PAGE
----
Friday, October 4, 2013

The God of Creativity

Alright -- enough of this happy music nonsense. Let's go deep, here.

After having read a cool post about Lundy Island, in which the writer alludes to the Celtic belief that the island was one of the "Isles of the Dead", I journeyed, in my own head, back to the years in which I was fascinated by ancient myth and legend and a familiar question popped up:

How did these people, with no empirical proof, no apologetics, no theological logic -- not even a written account of, say, a god having visited Earth, as in the New Testament -- remain committed to their beliefs? How did they perform rituals and commune with their gods with any degree of certainty? -- not even a gigantic, overarching church telling them that there are deep historical roots, as with, say Catholicism?

I mean, it's cool to say: "The sun sustains us. It gives us light. It seems to affect the growth of wheat. Therefore, it is a god. We will call it Lugh and we will worship it." That, I get.

But, then, one day, a priest of Lugh is out in a coracle and he sees a mysterious little island and says: "Ah, that's where we go when we die!" What makes him think this is true? (The very first guy to think it, I mean -- because, after that, all bets are off. People tend to believe what someone tells them.)

Wrong mythology, but you get the point. 
There are two possibilities: 1) He doesn't think it is true but thinks it would be fun to fool everyone and start his own religion or, 2) he thinks the idea is a divine revelation.

I have to think it is number two. Could it be that, back in the ancient days, before there were philosophies or conjectures about creativity as an act (or as a concept), that those with creative minds extrapolated that their ideas were sent to them from a power beyond?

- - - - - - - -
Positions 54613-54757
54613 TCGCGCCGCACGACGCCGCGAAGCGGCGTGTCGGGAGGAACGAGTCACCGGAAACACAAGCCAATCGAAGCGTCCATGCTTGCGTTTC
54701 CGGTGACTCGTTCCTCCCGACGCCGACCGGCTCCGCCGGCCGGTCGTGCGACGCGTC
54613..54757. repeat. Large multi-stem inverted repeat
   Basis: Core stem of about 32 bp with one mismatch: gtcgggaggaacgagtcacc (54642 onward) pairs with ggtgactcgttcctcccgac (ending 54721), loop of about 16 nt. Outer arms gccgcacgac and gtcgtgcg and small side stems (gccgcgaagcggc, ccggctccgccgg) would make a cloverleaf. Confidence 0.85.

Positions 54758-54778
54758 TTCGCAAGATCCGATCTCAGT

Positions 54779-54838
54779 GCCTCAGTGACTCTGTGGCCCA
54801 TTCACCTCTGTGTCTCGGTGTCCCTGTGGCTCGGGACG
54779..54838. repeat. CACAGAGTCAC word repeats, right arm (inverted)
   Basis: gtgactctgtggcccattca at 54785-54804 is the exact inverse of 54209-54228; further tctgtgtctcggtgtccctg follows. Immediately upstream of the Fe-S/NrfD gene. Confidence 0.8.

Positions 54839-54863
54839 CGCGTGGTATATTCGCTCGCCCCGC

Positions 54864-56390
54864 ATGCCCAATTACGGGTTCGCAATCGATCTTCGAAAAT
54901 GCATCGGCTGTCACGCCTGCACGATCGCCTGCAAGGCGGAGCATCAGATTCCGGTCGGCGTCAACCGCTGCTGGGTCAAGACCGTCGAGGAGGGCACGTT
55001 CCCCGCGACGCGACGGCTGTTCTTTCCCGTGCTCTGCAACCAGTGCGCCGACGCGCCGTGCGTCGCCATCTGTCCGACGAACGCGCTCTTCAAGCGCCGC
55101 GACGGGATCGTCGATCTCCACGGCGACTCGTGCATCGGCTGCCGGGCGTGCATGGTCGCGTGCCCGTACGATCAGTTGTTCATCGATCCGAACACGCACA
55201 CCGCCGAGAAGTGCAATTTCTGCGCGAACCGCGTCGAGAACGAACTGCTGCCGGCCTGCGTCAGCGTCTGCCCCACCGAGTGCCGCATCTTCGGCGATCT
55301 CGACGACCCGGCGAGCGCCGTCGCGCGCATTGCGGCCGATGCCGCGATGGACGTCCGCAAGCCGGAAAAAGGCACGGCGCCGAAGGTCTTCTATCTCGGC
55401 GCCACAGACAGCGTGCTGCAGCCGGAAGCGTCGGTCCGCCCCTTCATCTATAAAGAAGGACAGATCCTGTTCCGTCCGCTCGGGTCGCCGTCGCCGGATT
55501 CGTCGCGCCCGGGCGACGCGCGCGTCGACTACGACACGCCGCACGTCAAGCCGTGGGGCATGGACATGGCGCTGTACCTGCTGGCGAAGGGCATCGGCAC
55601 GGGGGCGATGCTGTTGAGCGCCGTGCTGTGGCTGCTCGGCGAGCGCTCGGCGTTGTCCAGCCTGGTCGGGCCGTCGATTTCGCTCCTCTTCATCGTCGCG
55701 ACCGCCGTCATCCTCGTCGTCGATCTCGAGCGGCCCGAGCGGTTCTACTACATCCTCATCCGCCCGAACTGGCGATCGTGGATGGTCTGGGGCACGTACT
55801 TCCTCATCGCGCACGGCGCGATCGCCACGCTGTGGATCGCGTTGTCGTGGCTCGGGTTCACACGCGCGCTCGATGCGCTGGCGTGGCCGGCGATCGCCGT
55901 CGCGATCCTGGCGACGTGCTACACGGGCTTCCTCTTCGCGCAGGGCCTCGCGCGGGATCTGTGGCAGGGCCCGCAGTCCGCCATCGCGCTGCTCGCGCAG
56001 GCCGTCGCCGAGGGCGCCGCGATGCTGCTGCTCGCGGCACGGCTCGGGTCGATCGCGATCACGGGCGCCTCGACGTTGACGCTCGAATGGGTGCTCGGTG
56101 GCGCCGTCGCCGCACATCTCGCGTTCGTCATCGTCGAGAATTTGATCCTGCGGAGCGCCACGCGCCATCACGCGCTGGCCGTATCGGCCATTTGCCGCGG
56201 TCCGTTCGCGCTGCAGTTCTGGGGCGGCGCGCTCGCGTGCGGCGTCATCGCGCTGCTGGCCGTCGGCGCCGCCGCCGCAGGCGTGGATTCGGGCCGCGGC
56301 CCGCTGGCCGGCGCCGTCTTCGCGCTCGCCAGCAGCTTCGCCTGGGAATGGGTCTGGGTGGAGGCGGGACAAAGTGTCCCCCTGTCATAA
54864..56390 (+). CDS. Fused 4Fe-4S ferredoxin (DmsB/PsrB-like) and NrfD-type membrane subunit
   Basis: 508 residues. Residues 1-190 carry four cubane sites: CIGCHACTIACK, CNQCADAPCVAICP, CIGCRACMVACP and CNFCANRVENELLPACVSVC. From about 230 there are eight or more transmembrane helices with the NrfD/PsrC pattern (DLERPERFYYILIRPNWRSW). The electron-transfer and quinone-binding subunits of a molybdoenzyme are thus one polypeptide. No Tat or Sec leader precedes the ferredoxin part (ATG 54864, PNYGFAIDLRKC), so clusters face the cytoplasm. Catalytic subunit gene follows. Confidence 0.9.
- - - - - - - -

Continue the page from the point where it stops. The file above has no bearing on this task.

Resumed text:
Think about it. Take away from yourself the years of psychological scholarship that identified the creative mind; that determined that some are just more "creative" than others -- pretend you had no idea of that, as a concept, much like our Celtic ancients. With this in mind, imagine that, one day, you are sitting in a forest and looking at the trees and your eyes trail down the trunk to the roots and you see that the roots disappear into the ground and -- poof -- an image appears in your head: that under the surface of the earth, there is a woman and this woman is massive and her hair sprouts off in all directions and breaks through the ground, causing trees and plants to grow from its ends. She is the giver of life. She is the goddess of all existence.

Now, I come up with that and I say: "Big deal. I have written better stories in on a train ride." my sleep.

Ah! There, indeed, is the rub. Sure, I can say that I came up with that because I am a creative type. But, the ancient creative thinker, who doesn't know what "creativity" is, might think that this idea was delivered to him by the Earth Mother, herself. He has seen Truth and, therefore, is a chosen, special one. A priest of the Earth Goddess. It is the same as if it had actually been a dream, when there is no explanation for the "message" he received.. How many cultures held dreams as vessels of spiritual revelation? They had no idea dreams were just a taking out of the mental garbage or a manifestation of their own fears and preoccupations. The only explanation? The gods.

(Let's face it -- as a modern man, I really feel that creativity is a kind of magic. I don't really have a good explanation -- at least not one that satisfies -- why I can stand in front of a class, ask them for a character, an object and a setting and spin off a story without planning it. [Even more strange: as a young Catholic boy, the very first time I finished writing a piece of music, I instinctually did the sign of the cross...])

I wonder just how many ancient religions were born out of ignorance to the concept of creativity, just as they might have been born out of ignorance to the concept of dreams...


  1. Or possibly his idea was delivered by the Earth Mother herself and, diverse as they are, every revelation is just an acknowledgment of the profound strangeness of the universe?